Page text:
- One or more vegetables as well as a very ripe or soft fruit
- Eggs, fish or meat (in very small pieces) because of their high iron content
- Legumes such as lentils and beans from the age of 8 or 9 months
- Breast milk or dairy products such as yogurt, cheese or cottage cheese
- A starch-based food (Potatoes, bread, pasta, etc.)
- A fat of plant origin such as avocado or nut butter
- Baby cereals
What size and shape of food should you make for your baby?
The shape of the food is essential for a successful approach, it will be necessary to take into account the ease of gripping by the baby. Thus, you will have to present the dishes in special formats, namely:
- Stick shapes for well-cooked or tender vegetables (carrots, asparagus, peppers, etc.)
- The shape of a cube longer than 3 cm for tofu or cheese. You also have the option of grating them.
- The shapes of laces
- Bouquet shapes
- The shape of a dumpling or a half-moon
Legumes should be incorporated into recipes as a puree. As for the texture, make sure that the meal is melted once in your mouth. To make sure, place the food between your lips and then try to mash it. You can do the same between your palate and your tongue. If you can crush food, your child will do the same with their gums. Foods must be separated from each other, so that they can distinctly choose each taste. To prevent everything from mixing too quickly on their plate, opt for a plate with several compartments.
What size for food?
As for the size of the food, it should not exceed the size of your little finger. This will allow the food to be visible even when the child closes his fists. To facilitate the intake of food, bet on a size equivalent to that of the palm of the baby's hand.
- Between 6 and 7 months, bet on food in strips or sticks
- Around 8 months, choose foods the size of a golf ball
- Between 9 and 12 months, bet on foods the size of a dice
At around 9 months, you can offer the food in the form of large cubes or grated versions.
How should you start baby independent eating?
At first glance, it should be borne in mind that a baby does not have the same reflexes when it comes to a meal as an adult. Here are basically the useful tips for a successful BLW:
- Ask for the opinion of the pediatrician before getting started
- Present the meal in a baby suction plate and place the child on a high chair
- Introduce the meals to the child yourself to start. The intervention of the nursery or the grandparents is not recommended, at least in the early stages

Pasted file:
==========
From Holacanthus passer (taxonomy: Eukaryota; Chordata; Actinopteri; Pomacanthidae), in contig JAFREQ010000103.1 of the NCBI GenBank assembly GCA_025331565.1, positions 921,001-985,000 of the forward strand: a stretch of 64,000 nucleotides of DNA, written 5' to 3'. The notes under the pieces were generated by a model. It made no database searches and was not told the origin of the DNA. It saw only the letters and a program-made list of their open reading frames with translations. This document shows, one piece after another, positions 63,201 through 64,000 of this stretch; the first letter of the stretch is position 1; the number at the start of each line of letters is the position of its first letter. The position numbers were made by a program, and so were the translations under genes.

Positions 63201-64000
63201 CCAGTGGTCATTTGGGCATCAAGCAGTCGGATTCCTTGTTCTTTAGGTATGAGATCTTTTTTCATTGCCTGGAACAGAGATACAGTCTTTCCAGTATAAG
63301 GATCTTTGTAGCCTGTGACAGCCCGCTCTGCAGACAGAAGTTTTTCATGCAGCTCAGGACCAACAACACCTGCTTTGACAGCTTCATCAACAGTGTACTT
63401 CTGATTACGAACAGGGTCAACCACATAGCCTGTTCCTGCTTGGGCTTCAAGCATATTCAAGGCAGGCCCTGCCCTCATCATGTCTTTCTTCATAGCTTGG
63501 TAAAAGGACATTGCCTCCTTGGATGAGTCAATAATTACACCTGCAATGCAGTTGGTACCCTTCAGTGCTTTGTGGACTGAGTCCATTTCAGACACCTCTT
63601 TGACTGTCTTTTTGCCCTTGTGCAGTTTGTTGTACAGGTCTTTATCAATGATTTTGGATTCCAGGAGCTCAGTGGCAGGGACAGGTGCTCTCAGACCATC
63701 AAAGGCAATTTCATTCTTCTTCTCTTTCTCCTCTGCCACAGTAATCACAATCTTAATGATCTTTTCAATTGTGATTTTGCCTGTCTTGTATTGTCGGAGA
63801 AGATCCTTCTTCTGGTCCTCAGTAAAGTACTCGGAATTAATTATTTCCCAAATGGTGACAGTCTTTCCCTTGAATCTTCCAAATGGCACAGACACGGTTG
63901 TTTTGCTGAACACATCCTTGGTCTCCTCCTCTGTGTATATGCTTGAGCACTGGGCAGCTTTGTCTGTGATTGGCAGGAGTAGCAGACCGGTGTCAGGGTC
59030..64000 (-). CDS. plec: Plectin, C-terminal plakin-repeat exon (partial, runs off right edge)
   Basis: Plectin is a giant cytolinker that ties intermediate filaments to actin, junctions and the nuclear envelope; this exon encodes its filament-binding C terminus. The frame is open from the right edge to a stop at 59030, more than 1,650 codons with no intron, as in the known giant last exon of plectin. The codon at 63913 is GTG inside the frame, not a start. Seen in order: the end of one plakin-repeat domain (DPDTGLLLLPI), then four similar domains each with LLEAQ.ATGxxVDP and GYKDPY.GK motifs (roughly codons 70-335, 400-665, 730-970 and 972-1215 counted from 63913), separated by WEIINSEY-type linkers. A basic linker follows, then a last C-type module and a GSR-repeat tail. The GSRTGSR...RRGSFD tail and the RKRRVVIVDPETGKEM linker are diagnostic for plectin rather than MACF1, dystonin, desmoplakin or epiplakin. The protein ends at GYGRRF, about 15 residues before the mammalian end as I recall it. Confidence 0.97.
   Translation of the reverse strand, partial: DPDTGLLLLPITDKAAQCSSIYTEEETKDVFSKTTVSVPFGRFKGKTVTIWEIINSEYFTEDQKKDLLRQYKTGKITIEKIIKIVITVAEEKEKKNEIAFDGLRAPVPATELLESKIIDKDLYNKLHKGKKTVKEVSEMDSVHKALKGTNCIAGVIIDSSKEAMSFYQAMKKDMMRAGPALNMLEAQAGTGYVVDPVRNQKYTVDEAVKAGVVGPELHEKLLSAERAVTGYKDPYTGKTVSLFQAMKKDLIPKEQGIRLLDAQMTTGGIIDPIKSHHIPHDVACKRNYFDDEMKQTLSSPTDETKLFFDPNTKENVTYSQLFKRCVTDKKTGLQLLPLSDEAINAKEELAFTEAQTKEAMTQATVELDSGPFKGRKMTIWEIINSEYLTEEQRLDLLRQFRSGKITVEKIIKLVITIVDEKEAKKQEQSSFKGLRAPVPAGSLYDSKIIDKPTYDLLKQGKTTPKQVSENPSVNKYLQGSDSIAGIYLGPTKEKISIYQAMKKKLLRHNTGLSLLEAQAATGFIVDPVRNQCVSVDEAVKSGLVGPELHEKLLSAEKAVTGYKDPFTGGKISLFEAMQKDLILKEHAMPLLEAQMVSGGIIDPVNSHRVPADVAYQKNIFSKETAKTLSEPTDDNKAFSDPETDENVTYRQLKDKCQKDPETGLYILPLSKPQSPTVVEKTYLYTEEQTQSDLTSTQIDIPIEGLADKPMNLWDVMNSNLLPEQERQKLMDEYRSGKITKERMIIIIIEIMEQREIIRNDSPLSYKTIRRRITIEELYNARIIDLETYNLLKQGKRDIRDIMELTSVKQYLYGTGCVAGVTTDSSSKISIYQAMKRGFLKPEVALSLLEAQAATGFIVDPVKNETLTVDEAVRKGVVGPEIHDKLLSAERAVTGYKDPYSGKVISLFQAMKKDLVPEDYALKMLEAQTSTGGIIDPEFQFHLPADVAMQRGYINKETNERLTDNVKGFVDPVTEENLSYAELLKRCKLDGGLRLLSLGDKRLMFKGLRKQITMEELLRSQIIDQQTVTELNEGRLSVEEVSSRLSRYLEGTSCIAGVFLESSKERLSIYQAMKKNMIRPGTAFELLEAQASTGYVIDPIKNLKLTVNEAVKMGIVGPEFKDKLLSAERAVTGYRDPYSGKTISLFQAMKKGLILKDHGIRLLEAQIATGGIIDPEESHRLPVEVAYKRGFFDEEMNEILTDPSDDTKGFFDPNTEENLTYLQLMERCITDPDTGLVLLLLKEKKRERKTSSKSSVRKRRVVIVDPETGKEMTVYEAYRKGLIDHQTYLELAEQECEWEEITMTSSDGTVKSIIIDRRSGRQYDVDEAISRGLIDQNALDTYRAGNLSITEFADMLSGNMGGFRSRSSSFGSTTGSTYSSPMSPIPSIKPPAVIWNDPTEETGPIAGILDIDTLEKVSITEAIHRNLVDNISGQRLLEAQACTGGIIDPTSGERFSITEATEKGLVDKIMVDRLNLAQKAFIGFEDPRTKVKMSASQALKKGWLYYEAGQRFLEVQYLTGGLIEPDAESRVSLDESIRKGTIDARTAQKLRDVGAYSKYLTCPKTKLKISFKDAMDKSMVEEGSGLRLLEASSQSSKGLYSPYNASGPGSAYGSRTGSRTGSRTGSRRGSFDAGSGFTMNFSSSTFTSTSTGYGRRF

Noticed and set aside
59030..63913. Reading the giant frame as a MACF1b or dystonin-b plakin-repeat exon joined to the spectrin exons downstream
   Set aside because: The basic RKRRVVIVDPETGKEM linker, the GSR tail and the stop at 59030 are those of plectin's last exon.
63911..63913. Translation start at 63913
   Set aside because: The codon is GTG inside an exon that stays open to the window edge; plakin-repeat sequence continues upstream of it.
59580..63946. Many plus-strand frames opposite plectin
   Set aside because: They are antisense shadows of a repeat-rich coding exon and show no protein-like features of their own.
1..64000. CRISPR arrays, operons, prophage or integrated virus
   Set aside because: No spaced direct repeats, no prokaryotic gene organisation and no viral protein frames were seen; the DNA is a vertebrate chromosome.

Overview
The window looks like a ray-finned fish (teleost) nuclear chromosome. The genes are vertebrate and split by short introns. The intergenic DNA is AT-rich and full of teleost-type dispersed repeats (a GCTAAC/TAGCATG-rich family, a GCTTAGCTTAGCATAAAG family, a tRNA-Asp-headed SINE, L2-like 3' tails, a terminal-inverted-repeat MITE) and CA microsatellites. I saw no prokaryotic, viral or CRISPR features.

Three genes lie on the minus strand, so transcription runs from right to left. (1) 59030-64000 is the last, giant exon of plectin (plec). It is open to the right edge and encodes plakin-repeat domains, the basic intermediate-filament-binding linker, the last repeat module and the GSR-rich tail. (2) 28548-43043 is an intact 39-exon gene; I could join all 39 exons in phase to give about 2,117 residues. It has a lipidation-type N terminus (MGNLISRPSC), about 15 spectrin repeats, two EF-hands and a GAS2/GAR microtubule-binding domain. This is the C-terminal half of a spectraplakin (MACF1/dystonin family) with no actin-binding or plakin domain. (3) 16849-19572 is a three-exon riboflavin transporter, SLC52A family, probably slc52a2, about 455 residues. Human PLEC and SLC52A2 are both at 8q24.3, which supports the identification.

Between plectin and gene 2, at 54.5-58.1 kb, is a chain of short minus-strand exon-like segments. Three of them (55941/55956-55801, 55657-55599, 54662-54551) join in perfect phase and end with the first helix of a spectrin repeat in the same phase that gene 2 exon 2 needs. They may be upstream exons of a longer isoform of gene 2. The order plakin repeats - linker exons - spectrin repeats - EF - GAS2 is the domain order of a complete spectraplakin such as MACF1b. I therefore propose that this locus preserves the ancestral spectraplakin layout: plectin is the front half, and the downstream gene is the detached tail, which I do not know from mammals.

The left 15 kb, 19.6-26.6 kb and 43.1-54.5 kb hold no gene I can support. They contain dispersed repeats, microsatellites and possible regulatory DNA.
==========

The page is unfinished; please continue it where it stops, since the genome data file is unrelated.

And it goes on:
- Place a cloth under the high chair and dress your baby with a long-sleeved bib for less constraints on cleaning
- Highlight a few pieces of food in front of him
- Spoons are to be avoided, as are mashed potatoes
- Take a portion of food in his dish and eat in front of him to stimulate him
- Be careful not to bring the food to the baby's mouth. He will be able to spit out excessively thick portions on his own.
- Offer the meals at a time when the child feels rested, after a nap for example
- Motivate the little one by offering him the food on your plate
- Favor a calm environment, ideally without another child around the table
- Expect the experience to be messy at first as the child will have to play with the food and put it everywhere
- The feeding time will be relatively long, it will be necessary to respect the rhythm of the child until he adapts to the frequency of adults after about 12 months
In addition, the baby will eventually have to consume in small quantities at its beginnings, breast milk will be able to compensate for the majority of its needs. Don't be dissapointed if he or she only eats a little. On the contrary, congratulate them for taking the courage to try out on their own.
What foods should you avoid?
While BLW limits the risk of choking, certain foods are not recommended, namely:
- Unpeeled or thin-peeled vegetables and fruits
- Small or round foods such as whole grapes or sausages
- Partially cooked or raw foods (meat, eggs, fish, etc.)
- Whole nuts or peanuts
- Meals based on salt or sugar
- Hard foods in raw form (carrots, celery, broccoli, etc.)
- Sticky food with a pasty consistency (dried fruit, sandwich bread, flat bread, raw spinach, lettuce, etc.)
Before he is 12 months old, be careful not to give honey to your child to prevent any risk of infant botulism. It is a rare and fatal disease affecting toddlers under one year of age.
You know a little more about baby led weaning and the recommendations for its success. Remember that it is essential to give your little treasure time to find his or her own rhythm. If you have any concerns, do not hesitate to seek help from a pediatrician or a nutritionist.